FINISHING THE CUSTOM DIALOG

In our previous blog we started the process of creating a custom dialog for Adobe InDesign CC 2015. For this we created our dialog with a text editbox and a dropdown to get the name of the PDF file and the PDF preset to use as part of the PDF export. If you were successful in getting the first part of the dialog to work correctly, congratulations. You are now ready to take on two other dialog widgets provided by InDesign for its dialog object: a checkbox control and an enabling group.

CHECKBOX CONTROL

The checkbox control is perhaps the easiest widget to add to a dialog in that it can only have two properties: a static label and checked state. The value for checked state is true if the checkbox control is checked.

Create user interface widget

Add the following to the script created with last week’s blog. Place it directly below the tell/end tell statement block that creates the dropdown.

set securityCheck to make checkbox control with properties {static label: "Add Security", checked state: false}

Place value from widget’s field in Variable

In the part of the dialog code where the values of the widget fields are placed in variables, add:

   set doSecurity to checked state of securityField

Return value stored in variable to main script

For the return statement at the bottom of the handler, change the statement to read:

   return {fileName, presetIndex, doSecurity}

Create variables to receive returned values in call to handler

Lastly, at the top of the script, change the line that calls the dialog to read as follows:

   set {fileName, presetIndex, doSecurity} to customDialog(dialogName)

Make sure your script returns values as anticipated.

Test your script to make sure it compiles and runs as expected. The values returned should display in a list in Script Editor’s Result panel. Once verified, you can add more fields to your dialog using the same pattern as above.

ENABLING GROUP

Now that you are familiar with the checkbox control, we will look at a more complex widget that incorporates a checkbox as part of its interface: the Enabling Group

The enabling group widget makes it possible to group a number of widgets together which can all be made available (or unavailable) as a group for use by the user. If the checkbox at the top of the enabling group is not checked, all of the items included in the group are grayed out and unavailable.

To allow the user to add a watermark to the file as part of the PDF export, there are a number of properties whose values can be determined by the user. This is an ideal role for an enabling group. If a watermark is to be added to the PDF export, the user first checks the checkbox for the enabling group and then responds to its enclosed widget fields.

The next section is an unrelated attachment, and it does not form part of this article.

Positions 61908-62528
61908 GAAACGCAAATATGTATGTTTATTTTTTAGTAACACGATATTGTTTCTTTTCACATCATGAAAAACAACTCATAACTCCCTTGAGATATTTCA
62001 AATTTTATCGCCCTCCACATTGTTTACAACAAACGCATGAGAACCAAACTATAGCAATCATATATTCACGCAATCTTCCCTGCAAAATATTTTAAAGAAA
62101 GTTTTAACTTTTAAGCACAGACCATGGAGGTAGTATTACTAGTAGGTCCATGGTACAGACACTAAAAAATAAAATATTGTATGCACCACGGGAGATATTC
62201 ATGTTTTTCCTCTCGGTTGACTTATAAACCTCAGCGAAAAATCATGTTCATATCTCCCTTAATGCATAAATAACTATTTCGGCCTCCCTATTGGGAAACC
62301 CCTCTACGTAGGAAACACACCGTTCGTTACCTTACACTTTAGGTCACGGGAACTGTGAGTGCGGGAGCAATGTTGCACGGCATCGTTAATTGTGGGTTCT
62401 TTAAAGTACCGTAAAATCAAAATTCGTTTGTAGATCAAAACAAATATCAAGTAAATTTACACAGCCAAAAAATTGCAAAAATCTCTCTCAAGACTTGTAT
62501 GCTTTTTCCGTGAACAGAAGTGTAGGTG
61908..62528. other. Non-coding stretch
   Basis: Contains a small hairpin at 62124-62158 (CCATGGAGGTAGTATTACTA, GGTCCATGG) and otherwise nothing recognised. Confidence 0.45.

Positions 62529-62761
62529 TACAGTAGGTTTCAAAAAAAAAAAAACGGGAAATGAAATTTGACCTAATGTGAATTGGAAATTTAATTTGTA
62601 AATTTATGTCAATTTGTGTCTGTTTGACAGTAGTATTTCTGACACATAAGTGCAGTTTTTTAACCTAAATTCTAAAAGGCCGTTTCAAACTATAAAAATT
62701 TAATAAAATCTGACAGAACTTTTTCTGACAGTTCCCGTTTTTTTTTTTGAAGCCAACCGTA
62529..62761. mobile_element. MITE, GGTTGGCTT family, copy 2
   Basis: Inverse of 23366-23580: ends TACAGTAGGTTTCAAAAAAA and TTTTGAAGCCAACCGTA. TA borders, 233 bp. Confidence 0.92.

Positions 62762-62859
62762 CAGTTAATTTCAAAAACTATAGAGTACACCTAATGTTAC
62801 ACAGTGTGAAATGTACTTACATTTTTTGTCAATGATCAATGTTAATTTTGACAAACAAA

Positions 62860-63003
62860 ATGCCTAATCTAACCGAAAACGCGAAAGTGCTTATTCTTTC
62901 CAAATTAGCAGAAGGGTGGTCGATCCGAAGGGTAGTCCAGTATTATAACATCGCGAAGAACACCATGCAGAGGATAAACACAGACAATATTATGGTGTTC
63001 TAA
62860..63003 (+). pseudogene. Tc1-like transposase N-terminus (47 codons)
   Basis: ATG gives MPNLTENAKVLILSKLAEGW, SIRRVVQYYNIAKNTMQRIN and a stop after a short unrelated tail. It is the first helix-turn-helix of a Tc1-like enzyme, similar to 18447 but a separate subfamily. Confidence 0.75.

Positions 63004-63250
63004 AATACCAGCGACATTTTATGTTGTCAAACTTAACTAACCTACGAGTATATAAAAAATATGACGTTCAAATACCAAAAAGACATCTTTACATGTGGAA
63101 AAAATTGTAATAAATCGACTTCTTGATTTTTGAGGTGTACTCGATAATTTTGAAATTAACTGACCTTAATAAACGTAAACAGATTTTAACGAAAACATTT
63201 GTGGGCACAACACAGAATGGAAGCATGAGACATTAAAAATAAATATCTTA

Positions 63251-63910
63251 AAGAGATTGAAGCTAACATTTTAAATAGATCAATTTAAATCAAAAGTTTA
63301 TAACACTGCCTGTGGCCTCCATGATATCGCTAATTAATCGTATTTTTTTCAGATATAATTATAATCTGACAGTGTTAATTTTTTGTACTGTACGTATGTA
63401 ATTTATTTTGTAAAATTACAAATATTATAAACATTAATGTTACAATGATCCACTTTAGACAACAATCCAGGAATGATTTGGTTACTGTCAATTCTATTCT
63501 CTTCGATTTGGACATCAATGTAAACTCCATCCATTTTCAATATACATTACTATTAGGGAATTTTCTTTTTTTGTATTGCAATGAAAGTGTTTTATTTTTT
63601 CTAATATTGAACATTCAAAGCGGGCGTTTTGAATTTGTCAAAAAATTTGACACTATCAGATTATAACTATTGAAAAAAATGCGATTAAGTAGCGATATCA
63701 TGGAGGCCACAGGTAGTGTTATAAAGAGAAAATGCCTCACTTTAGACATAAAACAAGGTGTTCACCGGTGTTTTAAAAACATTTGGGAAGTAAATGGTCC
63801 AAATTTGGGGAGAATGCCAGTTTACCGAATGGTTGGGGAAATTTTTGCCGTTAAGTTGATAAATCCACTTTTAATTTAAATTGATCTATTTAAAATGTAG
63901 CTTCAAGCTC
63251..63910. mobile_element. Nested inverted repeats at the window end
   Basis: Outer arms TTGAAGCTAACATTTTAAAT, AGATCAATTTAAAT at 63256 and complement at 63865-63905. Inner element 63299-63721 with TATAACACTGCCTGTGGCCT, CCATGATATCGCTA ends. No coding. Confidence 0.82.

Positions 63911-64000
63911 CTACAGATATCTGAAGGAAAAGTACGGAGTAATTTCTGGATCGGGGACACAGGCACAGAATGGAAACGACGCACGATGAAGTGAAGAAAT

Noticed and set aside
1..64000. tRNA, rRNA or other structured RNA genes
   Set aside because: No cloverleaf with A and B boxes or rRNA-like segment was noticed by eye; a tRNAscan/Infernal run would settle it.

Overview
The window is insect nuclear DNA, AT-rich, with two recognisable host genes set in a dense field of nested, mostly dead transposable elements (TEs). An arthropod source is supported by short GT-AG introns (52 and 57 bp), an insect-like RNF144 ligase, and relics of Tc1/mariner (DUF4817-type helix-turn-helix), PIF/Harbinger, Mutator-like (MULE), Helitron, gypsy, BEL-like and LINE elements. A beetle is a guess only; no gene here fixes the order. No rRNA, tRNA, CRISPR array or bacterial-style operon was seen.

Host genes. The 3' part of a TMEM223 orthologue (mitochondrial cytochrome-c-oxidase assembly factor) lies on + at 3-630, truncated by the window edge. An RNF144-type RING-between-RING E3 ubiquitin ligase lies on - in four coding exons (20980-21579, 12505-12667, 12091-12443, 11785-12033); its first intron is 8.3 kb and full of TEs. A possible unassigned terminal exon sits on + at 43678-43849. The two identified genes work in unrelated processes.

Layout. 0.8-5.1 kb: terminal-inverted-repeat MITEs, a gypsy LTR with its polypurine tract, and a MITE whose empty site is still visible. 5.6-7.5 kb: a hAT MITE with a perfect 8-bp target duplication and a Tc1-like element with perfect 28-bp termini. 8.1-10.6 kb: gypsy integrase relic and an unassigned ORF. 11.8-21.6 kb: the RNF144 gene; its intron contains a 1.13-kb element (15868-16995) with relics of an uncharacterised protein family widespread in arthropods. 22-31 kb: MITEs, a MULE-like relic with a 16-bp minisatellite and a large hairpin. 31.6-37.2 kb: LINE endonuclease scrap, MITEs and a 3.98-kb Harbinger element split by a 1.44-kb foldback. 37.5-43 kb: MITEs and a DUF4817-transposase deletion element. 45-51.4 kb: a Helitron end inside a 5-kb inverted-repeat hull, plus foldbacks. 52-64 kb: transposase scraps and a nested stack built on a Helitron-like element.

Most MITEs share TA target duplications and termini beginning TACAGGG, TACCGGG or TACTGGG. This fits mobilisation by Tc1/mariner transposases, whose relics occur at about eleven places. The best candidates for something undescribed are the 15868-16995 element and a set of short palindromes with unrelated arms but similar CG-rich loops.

The code you will be using to create your Watermark enabling group depends on the settings you want to expose to your user. These can include any of the following. The widget to use for each is suggested. 

  • watermark text; text editbox or drop down
  • watermark do print; checkbox control
  • watermark draw in back; checkbox control
  • watermark font color; drop down of available color names
  • watermark font family; dropdown of limited number of possible font family names
  • watermark font style; dropdown of possible font styles for font families listed
  • watermark font point size; integer edit box
  • watermark horizontal offset; measurement editbox
  • watermark vertical offset; measurement editbox
  • watermark horizontal position; dropdown of possible choices
  • watermark vertical position; dropdown of possible choices
  • watermark opacity; percentage editbox
  • watermark rotation; dropdown of common rotation values (0, 45, 90, 170, etc)
  • watermark visibility; checkbox control

Create user interface widget

For demonstration, our watermark enabling group will include a text editbox and two checkbox controls. The code for this will be placed immediately after the code that creates the securityCheck checkbox control.

tell enableGroup
   tell (make dialog column)
	tell (make dialog row)
	    make static text with properties {static label:"Watermark Text:", min width:72}
	    set textField to make text editbox with properties {edit contents:"", min width:180}
	end tell
	set printCheck to make checkbox control with properties {static label:"Do Print", checked state:false}
	set visibleCheck to make checkbox control with properties {static label:"Visibility", checked state:true}
    end tell
end tell

As you can see, the code for creating an enabling group can get to be quite lengthy.

Place value from widget’s field in variable

The information returned from a enabling group can include a number of values. To hold this information, we can set up a list data type variable. If no information is returned from the enabling group, the list will be empty. If the enabling group is checked, the list will be populated with the results of the widget fields.

After the code that sets the value for the doSecurity variable, add the following:

   set enableList to {}
   if checked state of enableGroup is true then
      set end of enableList to edit contents of textField
      set end of enableList to checked state of printCheck
      set end of enableList to checked state of visibleCheck
   end if 

Return value stored in variable to main script

With the values for the enabling group widgets stored in a list, the return statement now needs to include the enableList variable.